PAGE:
The blue room is more advanced than the red room and offers the children a stimulating and challenging environment that is good for their development. The staffs have the role of encouraging these children to develop to their full potential. This is done through offering them lots of praises, reassurance and comfort. Activities at this stage are numerous, and every child has access to them. Activities include both indoors and outdoors practices that are significant in nurturing their personal and social skills. A variety of experiences are offered to children from creative to messy activities. They also engage in role plays, small world plays, outdoor physical plays and those initiated by them as shown by Knott & Scragg (2010, p.28). In the blue room, the children also have good and exciting times like singing and story times. At this stage, the children are encouraged to be an individual, which is promoted through planning and observation with regards to the EYFS principles.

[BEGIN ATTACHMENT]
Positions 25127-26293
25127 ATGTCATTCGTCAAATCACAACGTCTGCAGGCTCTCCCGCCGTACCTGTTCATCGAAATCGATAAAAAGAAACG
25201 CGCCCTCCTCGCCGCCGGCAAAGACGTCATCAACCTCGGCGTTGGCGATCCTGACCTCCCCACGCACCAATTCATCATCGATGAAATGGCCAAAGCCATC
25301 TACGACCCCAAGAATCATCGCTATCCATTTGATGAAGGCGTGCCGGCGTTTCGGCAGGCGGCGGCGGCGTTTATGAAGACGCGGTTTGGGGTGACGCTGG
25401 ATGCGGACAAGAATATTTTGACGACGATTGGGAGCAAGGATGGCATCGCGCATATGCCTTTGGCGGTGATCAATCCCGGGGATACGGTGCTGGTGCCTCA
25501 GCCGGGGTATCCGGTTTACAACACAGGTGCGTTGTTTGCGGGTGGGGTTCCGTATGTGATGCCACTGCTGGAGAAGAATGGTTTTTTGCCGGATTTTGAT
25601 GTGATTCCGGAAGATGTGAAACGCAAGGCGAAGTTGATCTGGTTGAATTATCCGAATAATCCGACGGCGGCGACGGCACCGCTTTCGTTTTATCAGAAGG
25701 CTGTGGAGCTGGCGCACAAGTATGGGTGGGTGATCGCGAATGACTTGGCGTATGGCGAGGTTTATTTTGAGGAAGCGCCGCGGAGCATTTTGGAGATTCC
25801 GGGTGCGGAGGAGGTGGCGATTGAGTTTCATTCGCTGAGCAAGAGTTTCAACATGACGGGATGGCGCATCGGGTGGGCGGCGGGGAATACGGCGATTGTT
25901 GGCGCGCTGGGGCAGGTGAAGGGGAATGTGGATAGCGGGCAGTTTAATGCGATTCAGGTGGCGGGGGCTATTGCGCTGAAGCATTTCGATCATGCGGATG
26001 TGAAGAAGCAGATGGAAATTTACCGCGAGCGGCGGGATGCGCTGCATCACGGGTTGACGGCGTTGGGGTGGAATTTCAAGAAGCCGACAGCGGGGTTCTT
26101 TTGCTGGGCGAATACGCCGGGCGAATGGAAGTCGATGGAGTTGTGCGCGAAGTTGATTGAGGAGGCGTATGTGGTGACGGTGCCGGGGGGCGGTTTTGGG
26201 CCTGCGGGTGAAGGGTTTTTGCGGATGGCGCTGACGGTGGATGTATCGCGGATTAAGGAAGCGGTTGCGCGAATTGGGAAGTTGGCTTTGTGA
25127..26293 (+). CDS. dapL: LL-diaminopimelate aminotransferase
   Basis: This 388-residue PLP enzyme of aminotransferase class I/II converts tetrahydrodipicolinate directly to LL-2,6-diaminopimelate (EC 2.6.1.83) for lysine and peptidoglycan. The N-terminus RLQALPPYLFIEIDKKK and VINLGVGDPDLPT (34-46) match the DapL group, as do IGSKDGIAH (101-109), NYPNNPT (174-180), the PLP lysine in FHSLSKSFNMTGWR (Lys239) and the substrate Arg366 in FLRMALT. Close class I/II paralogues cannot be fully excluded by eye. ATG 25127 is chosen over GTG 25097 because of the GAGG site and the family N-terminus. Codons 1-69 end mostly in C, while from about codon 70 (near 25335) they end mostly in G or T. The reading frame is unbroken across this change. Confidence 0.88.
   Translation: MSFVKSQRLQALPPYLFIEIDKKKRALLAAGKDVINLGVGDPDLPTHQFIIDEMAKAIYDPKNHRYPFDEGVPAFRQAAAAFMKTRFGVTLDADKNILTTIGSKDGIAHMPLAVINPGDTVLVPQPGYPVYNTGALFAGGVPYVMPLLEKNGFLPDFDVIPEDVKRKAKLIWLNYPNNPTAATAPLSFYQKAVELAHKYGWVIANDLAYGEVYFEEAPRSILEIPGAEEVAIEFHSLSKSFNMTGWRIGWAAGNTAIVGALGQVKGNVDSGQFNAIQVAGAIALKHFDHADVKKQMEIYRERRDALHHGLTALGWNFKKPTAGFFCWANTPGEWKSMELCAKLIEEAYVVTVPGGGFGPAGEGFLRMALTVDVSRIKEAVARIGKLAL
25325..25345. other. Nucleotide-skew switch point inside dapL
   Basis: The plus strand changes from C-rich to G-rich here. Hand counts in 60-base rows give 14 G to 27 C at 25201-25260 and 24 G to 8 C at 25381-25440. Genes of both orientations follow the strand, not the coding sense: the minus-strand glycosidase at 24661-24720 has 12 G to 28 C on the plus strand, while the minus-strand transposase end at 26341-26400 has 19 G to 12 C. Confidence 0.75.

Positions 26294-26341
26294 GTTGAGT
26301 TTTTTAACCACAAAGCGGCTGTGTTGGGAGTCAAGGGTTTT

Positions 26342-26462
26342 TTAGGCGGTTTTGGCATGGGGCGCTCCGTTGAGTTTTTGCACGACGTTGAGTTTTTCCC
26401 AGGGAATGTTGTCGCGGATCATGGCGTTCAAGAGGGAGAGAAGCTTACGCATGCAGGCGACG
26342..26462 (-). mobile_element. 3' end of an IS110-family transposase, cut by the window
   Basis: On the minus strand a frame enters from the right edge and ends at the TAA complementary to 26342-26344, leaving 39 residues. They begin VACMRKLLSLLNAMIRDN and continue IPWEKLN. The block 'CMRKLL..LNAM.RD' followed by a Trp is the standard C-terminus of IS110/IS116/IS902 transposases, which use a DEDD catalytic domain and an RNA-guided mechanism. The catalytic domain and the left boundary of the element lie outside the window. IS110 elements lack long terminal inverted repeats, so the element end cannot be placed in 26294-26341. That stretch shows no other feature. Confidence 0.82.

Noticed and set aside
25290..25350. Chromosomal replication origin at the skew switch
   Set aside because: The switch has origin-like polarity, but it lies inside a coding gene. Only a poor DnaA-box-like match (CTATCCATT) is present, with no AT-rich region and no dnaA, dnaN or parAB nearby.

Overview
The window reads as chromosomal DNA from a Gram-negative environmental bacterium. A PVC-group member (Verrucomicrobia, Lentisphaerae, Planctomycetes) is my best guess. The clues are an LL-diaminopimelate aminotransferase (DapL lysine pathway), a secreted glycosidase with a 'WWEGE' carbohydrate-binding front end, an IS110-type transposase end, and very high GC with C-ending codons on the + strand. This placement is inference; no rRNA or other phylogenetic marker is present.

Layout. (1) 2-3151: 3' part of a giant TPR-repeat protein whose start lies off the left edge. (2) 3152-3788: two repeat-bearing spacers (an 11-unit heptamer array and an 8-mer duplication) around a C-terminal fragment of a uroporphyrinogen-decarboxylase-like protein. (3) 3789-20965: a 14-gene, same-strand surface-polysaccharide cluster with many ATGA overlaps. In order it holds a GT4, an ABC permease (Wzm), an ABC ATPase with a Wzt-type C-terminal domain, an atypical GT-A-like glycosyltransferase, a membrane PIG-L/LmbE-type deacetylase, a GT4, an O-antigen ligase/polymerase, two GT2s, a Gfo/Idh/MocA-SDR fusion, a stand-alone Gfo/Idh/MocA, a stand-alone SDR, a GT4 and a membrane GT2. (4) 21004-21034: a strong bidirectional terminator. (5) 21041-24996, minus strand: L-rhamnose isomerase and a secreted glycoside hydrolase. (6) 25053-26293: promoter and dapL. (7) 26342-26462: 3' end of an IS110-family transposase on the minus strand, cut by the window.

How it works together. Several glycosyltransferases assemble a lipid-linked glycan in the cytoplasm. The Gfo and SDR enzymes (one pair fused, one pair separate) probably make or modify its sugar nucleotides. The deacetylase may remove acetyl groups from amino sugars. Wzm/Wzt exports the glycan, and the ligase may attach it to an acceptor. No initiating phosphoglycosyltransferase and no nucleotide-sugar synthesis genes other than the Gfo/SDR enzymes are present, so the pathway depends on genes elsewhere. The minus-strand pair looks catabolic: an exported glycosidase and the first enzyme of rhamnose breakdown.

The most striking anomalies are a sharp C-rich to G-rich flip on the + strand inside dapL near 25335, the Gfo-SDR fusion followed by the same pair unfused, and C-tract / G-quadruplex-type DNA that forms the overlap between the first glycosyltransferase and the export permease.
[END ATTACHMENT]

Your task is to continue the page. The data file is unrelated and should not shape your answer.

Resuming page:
In the green room, the learning process is planned and follows the EYFS framework. Each child has a key staff member who is responsible for promoting and assessing the development status of the child. The staff is also responsible for maintaining the learning process of the child through his or her progress and achievements. Parents’ involvement is welcomed since they are considered the first educators of children. Children join activities that promote good health, safety, enjoyment and achievement, thus making a positive contribution to the children’s development process as explained by Brown (2005, p.29).

Analysis of the Work Placement at Christie Day Nursery

Application at Christie Day Nursery

Places in the nursery are made available in accordance to the date of application, availability and the space available for the relevant age group. Places are offered via emails and are to be accepted within two days (48 hours) otherwise, they are offered to someone else in the waiting list. The application form is often submitted to the nursery manager who places the child on a waiting list.